Middle East

Al Qaeda in Yemen commander claims responsibility for Charlie Hebdo attack

Catherine Herridge reports from Washington


Al Qaeda's affiliate in Yemen has released a video claiming responsibility for last week's deadly attack by two gunmen on the offices of the satirical newspaper Charlie Hebdo in Paris.

Nasr al-Ansi, a top commander of Al Qaeda in the Arabian Peninsula, or AQAP as the branch is known, appeared in an 11-minute Internet video posted Wednesday, saying that the massacre was in "vengeance for the prophet." A U.S. intelligence source told Fox News the video was indeed made by the terror organization, but did not corroborate the assertions made on it.

Al-Ansi also said in the video that France belongs to the "party of Satan" and warned of more "tragedies and terror." He says Yemen's Al Qaeda branch "chose the target, laid out the plan and financed the operation," though he produced no evidence to support the claim. Orders he said, came from Al Qaeda's top leader Ayman al-Zawahri, Usama bin Laden's successor.

The attack by two brothers, Said and Cherif Kouachi, left 12 people dead, including eight staffers at the magazine, which had reportedly drawn the brothers’ ire for repeatedly depicting the Muslim Prophet Muhammad. Muslim orthodoxy holds that any depiction of Muhammad is blasphemous.

An eyewitness heard the gunmen say in French, "We have avenged the Prophet Muhammad!" as they fled the newspaper office, while another witness claimed the gunmen addressed him before fleeing, saying, "Tell them this was Al Qaeda in Yemen."

More On This...

In the video, al-Ansi describes the Kouachi brothers as "heroes" and congratulates them for "this revenge that has soothed our pain.”

“Congratulations to you for these brave men who blew off the dust of disgrace and lit the torch of glory in the darkness of defeat and agony,” an-Ansi added.

In the video, al-Ansi made no claim to the subsequent Paris attack on a kosher grocery store, during which a friend of Kouachis, Amedy Coulibaly, killed a French policewoman Thursday and four hostages on Friday.

Coulibaly appeared in a video message two days after his death, pledging allegiance to the Islamic State group, a fierce rival to Al Qaeda, saying he had worked in coordination with the Kouachis, the "brothers from our team."

The Coulibaly video raised questions over possible cooperation between the rival groups, competing for resources, recruits and leadership of Jihad. But al-Ansi called the rival groups' attacks a "coincidence."

Washington considers AQAP as one of Al Qaeda’s most dangerous offshoots. Formed in 2009 as a merger between the terror group's Yemeni and Saudi branches, AQAP has been blamed for a string of unsuccessful bomb plots against American targets.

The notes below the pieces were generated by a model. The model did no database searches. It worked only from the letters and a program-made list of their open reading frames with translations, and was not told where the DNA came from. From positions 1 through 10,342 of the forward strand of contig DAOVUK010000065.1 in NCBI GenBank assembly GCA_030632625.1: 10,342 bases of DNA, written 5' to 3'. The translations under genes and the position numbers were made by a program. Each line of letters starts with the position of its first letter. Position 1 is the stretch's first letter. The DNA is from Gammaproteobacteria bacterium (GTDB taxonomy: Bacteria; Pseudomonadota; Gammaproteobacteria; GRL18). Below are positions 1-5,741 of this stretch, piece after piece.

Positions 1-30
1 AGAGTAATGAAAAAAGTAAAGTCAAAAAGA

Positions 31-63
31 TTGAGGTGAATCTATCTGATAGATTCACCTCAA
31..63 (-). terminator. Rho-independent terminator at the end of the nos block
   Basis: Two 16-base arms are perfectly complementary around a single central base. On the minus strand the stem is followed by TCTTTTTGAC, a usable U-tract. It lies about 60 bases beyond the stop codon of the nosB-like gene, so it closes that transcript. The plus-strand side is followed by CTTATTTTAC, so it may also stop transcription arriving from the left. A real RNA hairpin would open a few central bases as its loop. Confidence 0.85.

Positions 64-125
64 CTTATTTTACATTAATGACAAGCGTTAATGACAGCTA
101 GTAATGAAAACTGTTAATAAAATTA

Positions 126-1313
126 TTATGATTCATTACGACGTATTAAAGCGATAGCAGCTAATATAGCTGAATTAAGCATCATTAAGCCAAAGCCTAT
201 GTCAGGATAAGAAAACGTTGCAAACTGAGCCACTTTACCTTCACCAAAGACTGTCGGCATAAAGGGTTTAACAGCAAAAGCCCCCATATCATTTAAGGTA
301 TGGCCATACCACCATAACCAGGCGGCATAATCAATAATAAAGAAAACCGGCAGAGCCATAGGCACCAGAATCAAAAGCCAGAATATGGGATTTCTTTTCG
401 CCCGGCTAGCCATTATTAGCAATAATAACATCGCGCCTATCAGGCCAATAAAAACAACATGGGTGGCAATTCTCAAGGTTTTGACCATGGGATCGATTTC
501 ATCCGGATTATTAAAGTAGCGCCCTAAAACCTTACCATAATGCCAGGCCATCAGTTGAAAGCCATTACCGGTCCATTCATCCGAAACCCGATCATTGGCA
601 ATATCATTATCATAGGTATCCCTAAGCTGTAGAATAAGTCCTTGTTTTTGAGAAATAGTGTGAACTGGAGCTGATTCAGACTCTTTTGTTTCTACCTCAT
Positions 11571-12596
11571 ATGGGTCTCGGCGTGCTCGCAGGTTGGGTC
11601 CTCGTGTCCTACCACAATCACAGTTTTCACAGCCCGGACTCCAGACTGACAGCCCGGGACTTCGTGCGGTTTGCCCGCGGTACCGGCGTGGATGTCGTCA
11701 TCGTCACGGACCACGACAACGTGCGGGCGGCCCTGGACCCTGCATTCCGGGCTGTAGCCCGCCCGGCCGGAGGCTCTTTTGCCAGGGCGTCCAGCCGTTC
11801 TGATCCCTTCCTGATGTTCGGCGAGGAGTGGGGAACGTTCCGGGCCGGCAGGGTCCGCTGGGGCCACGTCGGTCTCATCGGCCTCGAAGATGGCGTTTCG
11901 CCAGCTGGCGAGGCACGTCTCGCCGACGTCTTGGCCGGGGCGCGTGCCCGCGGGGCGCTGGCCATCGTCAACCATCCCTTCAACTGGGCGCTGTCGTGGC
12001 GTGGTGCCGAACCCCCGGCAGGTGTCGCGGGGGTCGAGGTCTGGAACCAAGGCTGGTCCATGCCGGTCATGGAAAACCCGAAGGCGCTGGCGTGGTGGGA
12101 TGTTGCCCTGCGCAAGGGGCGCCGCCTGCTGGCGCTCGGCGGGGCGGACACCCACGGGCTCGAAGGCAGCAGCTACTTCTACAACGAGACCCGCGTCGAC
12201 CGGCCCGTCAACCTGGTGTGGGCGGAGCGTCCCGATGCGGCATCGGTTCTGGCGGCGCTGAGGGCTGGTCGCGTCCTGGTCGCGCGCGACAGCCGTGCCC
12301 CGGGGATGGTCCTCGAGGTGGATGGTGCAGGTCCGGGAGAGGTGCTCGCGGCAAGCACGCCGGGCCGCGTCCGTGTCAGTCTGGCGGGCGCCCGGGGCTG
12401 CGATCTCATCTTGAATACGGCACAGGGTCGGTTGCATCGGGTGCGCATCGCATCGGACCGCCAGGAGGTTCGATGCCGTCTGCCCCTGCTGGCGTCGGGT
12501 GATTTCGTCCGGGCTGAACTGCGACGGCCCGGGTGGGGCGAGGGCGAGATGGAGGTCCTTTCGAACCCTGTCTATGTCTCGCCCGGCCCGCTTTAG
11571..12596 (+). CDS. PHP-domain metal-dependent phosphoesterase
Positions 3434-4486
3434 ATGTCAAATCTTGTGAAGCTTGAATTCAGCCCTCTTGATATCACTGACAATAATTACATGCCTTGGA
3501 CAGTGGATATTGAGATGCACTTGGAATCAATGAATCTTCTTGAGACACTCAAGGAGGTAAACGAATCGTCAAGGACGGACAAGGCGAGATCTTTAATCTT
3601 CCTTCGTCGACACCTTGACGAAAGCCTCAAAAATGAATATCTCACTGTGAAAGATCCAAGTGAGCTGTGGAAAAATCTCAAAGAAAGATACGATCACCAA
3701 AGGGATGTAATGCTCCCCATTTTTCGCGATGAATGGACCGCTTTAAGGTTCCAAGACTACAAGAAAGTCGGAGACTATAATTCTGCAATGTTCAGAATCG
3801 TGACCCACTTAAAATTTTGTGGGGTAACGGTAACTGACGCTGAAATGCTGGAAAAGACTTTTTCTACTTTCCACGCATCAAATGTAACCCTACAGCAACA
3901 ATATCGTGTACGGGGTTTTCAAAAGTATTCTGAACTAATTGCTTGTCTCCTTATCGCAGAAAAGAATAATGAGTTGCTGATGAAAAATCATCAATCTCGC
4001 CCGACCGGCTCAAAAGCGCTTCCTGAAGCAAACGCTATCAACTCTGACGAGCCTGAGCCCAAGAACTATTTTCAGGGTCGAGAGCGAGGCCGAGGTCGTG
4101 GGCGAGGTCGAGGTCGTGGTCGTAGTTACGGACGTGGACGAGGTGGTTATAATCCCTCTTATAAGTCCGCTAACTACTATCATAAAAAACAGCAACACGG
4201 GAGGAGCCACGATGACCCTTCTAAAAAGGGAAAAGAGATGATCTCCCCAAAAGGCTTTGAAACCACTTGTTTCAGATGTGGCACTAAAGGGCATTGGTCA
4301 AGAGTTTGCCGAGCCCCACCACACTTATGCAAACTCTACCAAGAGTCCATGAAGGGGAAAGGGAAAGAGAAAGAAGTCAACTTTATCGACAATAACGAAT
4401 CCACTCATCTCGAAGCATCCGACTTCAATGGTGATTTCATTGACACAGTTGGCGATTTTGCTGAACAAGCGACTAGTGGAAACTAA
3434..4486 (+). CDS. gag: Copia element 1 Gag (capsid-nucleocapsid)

These include a foiled plan to down a Detroit-bound airliner in 2009 using a new type of explosive hidden in the bomber's underwear, and another attempt a year later to send mail bombs hidden in toner cartridges on planes bound to the U.S. from the Gulf.

The Charlie Hebdo attack is the Yemen-based branch's first successful strike outside its home territory -- and a triumph for its trademark double-strategy of waging jihad in Yemen to build its strength to strike abroad.

Over the weekend, a Yemeni intelligence official told Fox News that Said Kouachi had met with American cleric Anwar al-Awlaki in 2011 at an Al Qaeda camp east of Yemen's capital, Sana’a.

Significantly, after he met with al-Awlaki, the Yemeni government official said there is no record Said Kouachi ever returned to Yemen, and they had no inquiries from the French or American intelligence services about the brother’s time in Yemen, suggesting the trip was successfully kept below the radar.

Less than an hour after the attack, a series of tweets appeared that were accompanied by images of three Al Qaeda members -- Ayman al Zawahiri, the leader of Al Qaeda in Pakistan, and two American members of AQAP who were both killed in U.S. drone strikes, Samir Khan and al-Awlaki -- raising more suspicions the Charlie Hebdo attack was an Al Qaeda plot.

Al Qaeda has in the past threatened Charlie Hebdo and cartoonists who depicted Islam's prophet. Editor Stephane Charbonnier, one of those killed last Wednesday, was on a hit list published in a 2013 edition of Inspire, the English-language publication issued by AQAP.

Fox News' Catherine Herridge and The Associated Press contributed to this report.